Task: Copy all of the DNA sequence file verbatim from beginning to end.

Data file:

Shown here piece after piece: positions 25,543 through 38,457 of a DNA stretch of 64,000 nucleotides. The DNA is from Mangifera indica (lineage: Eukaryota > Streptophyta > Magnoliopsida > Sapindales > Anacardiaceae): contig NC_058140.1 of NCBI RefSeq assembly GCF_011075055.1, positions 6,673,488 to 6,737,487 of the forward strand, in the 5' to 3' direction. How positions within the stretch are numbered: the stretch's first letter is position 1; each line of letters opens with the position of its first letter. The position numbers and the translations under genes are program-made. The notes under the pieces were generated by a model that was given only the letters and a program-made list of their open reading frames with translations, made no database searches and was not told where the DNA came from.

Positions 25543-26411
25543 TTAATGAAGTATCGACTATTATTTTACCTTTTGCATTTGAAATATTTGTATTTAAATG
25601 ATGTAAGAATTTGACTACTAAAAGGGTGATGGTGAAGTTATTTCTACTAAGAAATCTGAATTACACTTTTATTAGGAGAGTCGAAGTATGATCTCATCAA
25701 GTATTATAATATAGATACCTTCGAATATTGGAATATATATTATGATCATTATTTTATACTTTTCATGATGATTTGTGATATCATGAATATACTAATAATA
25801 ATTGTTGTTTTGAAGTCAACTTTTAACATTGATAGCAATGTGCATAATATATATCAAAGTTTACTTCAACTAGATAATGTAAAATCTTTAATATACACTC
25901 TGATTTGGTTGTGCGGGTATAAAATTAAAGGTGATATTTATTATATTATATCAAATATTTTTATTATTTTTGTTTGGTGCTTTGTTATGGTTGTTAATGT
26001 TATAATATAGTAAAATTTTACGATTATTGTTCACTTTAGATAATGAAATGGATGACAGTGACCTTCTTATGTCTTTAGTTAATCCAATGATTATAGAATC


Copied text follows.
Shown here piece after piece: positions 25,543 through 38,457 of a DNA stretch of 64,000 nucleotides. The DNA is from Mangifera indica (lineage: Eukaryota > Streptophyta > Magnoliopsida > Sapindales > Anacardiaceae): contig NC_058140.1 of NCBI RefSeq assembly GCF_011075055.1, positions 6,673,488 to 6,737,487 of the forward strand, in the 5' to 3' direction. How positions within the stretch are numbered: the stretch's first letter is position 1; each line of letters opens with the position of its first letter. The position numbers and the translations under genes are program-made. The notes under the pieces were generated by a model that was given only the letters and a program-made list of their open reading frames with translations, made no database searches and was not told where the DNA came from.

Positions 25543-26411
25543 TTAATGAAGTATCGACTATTATTTTACCTTTTGCATTTGAAATATTTGTATTTAAATG
25601 ATGTAAGAATTTGACTACTAAAAGGGTGATGGTGAAGTTATTTCTACTAAGAAATCTGAATTACACTTTTATTAGGAGAGTCGAAGTATGATCTCATCAA
25701 GTATTATAATATAGATACCTTCGAATATTGGAATATATATTATGATCATTATTTTATACTTTTCATGATGATTTGTGATATCATGAATATACTAATAATA
25801 ATTGTTGTTTTGAAGTCAACTTTTAACATTGATAGCAATGTGCATAATATATATCAAAGTTTACTTCAACTAGATAATGTAAAATCTTTAATATACACTC
25901 TGATTTGGTTGTGCGGGTATAAAATTAAAGGTGATATTTATTATATTATATCAAATATTTTTATTATTTTTGTTTGGTGCTTTGTTATGGTTGTTAATGT
26001 TATAATATAGTAAAATTTTACGATTATTGTTCACTTTAGATAATGAAATGGATGACAGTGACCTTCTTATGTCTTTAGTTAATCCAATGATTATAGAATC